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Good morning and a great start of the week! Fresh project Data Processing Guidelines (eg Data Import

Denis Turkov
Denis Turkov VP Architecture Sprykee Posts: 39 🏛 - Council (mod)

Good morning and a great start of the week!
Fresh project Data Processing Guidelines (eg Data Import, Export, P&S) were recently published: https://documentation.spryker.com/docs/data-processing-guidelines
You are familiar with most of the content, so consider it as an additional conceptual refresh. 😉
If you would like to see any additional section there or faced pitfalls that should be addressed, please let me know ✏

Comments

  • Alberto Reyer
    Alberto Reyer Lead Spryker Solution Architect / Technical Director Posts: 690 🪐 - Explorer
    edited July 2020

    In the https://documentation.spryker.com/docs/data-processing-guidelines#common-table-expressions part there are CTE for insert and update which is suboptimal performance wise, because CTE’s will be written to the filesystem at least in Postgres (https://medium.com/@hakibenita/be-careful-with-cte-in-postgresql-fca5e24d2119).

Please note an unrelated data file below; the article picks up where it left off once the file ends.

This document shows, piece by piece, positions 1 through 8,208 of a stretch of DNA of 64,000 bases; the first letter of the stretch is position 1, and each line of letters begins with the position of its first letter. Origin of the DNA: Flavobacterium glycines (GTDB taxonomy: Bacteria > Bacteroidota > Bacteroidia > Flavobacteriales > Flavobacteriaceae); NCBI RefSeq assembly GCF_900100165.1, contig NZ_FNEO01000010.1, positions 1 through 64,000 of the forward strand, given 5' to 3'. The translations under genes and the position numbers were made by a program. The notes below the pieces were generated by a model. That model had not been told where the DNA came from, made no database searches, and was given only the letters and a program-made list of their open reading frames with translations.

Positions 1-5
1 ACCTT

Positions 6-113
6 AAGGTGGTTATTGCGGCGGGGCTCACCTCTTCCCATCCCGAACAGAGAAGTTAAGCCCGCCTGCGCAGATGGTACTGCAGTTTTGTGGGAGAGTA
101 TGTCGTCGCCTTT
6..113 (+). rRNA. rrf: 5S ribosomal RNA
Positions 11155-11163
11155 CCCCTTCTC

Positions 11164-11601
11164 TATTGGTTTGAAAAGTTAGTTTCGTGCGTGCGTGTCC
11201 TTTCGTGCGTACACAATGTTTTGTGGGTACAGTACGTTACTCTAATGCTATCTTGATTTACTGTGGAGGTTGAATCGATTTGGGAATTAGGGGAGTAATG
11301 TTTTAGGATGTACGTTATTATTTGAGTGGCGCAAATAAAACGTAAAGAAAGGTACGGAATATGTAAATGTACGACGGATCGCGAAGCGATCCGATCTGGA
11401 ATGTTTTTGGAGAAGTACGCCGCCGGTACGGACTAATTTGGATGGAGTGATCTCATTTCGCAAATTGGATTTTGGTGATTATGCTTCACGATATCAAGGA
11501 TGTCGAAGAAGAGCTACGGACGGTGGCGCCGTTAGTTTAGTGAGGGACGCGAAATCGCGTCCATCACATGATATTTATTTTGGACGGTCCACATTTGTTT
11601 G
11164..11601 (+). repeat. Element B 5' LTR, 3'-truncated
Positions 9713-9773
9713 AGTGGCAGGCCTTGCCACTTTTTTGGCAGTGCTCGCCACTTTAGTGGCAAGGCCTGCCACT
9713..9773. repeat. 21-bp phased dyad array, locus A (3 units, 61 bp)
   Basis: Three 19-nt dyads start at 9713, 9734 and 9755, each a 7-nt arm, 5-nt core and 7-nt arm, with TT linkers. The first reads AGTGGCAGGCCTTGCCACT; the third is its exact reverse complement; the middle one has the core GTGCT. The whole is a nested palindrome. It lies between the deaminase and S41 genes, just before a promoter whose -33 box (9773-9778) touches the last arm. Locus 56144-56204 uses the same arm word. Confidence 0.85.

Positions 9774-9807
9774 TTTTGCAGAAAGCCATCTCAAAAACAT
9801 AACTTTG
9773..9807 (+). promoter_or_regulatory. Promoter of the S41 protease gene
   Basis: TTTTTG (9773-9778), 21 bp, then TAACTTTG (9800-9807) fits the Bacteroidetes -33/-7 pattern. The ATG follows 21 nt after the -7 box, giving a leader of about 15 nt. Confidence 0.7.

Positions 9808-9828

I assume this is done to generate the id for inserted rows.

    The same can be achieved using COALESCE and upsert.
    We reduced the runtime of a few heavy importers a lot by this change, sorry that I don’t have concrete numbers, but give it a try for your own plain SQL based importers 😉

    e.g.:

    WITH records AS (
        SELECT
            COALESCE(t.id_<table>, nextval('<table>_pk_seq')) AS id_<table>,
            input."<field>" AS "<field>",
        FROM (
                 SELECT
                     unnest(? :: VARCHAR []) AS "<field>"
             ) input
                 LEFT JOIN <table> AS t ON (t."<field>" = input."field")
    )
    INSERT INTO <table> (
        id_<table>,
        "<field>"
    ) SELECT
          records.id_<table>,
          records."<field>
    FROM records
    ON CONFLICT ("<key>") DO UPDATE SET
      "<field>" = EXCLUDED."<field>"
    RETURNING id_<table>;